Reincarnation by Suzanne Weyn

(Cover picture courtesy of Goodreads.)

It starts in prehistory.  A young man and a young woman fight over a precious jewel.  Their time together is short, but the reverberations are lasting.

Years pass.  Generations pass.  Centuries pass.  But fate keeps drawing them together.  Whenever their paths cross, there is that strong attraction.  That unexplainable affinity.  That feeling that they’ve been together before.

Theirs is a love haunted by history.  From Egyptian slavery to Greek society.  From Massachusetts witch trials to Civil War battlefields.  From Paris in the 1930s to the present day.  Circumstances will fight them…but a greater force will reunite them.  Because some people are meant for each other—no matter how long it takes.

This is not a book you read for historical accuracy, fast pacing or an unpredictable plot.  This is a book you read for guilty pleasure.  And as long as you keep that in mind, you’ll enjoy Reincarnation.

Suzanne Weyn’s novel is by no means historically accurate.  For example, when they are in ancient Egypt—she a singer named Tetisherti and he a Nubian slave called Taharaq—it made me snort aloud when he called Thebes ‘Luxor’, claiming that was its ancient Egyptian name.  Bull crap.  Thebes was called Weset.  And the idea that Taharaq saw the pyramids when he was coming up from Nubia to Weset is enough to make an Egyptologist cry.  And for reasons unknown, Suzanne Weyn calls Abu Simbel ‘Abu Simpel’ and Sekhmet ‘Sempkhet’.  I have never, ever seen those names translated in such a way (even in the Wikipedia articles I’ve linked to).  Utter nonsense.  But again, this is not meant to be historically accurate.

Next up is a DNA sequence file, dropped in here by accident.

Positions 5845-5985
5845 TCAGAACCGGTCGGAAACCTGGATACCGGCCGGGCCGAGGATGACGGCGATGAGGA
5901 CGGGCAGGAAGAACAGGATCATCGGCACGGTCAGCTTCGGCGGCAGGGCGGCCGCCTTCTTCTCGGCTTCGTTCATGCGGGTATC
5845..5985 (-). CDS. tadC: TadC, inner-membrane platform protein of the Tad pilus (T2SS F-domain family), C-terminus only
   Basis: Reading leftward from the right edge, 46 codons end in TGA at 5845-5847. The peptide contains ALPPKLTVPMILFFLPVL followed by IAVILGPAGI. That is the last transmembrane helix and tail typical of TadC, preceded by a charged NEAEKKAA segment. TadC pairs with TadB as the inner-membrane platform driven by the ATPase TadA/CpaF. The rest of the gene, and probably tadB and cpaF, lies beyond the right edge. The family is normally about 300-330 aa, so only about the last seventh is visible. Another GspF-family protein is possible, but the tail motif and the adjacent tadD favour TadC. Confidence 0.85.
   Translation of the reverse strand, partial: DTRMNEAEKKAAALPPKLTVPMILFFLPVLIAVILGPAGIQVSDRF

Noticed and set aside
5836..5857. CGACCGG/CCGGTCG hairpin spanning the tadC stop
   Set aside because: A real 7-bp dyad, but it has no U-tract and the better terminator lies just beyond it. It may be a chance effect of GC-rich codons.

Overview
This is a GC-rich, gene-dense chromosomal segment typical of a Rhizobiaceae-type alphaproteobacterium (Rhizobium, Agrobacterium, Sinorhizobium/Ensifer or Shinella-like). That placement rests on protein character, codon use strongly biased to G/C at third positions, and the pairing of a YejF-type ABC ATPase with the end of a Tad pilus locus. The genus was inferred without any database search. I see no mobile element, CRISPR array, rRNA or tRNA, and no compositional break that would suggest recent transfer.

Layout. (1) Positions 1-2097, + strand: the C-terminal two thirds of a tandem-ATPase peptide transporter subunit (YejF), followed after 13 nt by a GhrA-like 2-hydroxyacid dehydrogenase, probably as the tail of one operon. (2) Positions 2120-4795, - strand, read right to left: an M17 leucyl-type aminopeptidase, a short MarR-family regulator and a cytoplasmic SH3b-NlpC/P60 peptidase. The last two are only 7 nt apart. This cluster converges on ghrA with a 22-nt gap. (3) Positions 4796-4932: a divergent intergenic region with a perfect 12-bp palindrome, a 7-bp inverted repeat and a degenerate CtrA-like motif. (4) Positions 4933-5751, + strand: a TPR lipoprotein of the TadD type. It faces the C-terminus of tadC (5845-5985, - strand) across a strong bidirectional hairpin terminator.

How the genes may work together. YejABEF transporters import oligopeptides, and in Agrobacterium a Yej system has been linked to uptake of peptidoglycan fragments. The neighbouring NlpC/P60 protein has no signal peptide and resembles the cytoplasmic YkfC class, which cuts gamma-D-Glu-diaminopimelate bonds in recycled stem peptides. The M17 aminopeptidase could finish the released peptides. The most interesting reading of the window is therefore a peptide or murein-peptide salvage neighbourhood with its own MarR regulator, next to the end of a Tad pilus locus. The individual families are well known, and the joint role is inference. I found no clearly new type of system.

One thing that actually made me enjoy Reincarnation was the characterization.  All of the different reincarnations are three dimensional and sympathetic.  The attraction between them was very real and the romance actually didn’t feel forced.  There were certain traits that stayed with the characters in all of their lifetimes, but their circumstances in those different lifetimes were very different.

The plot is predictable, no doubt.  Come on, you know how stories like this are going to end.  However, because of the nice writing style and interesting characters, I actually enjoyed Reincarnation as a sort of guilty pleasure.  It’s never going to win any literary awards (nor should it) but as long as you take it as what it is—light reading—you’ll enjoy it.

I give this book 4/5 stars.

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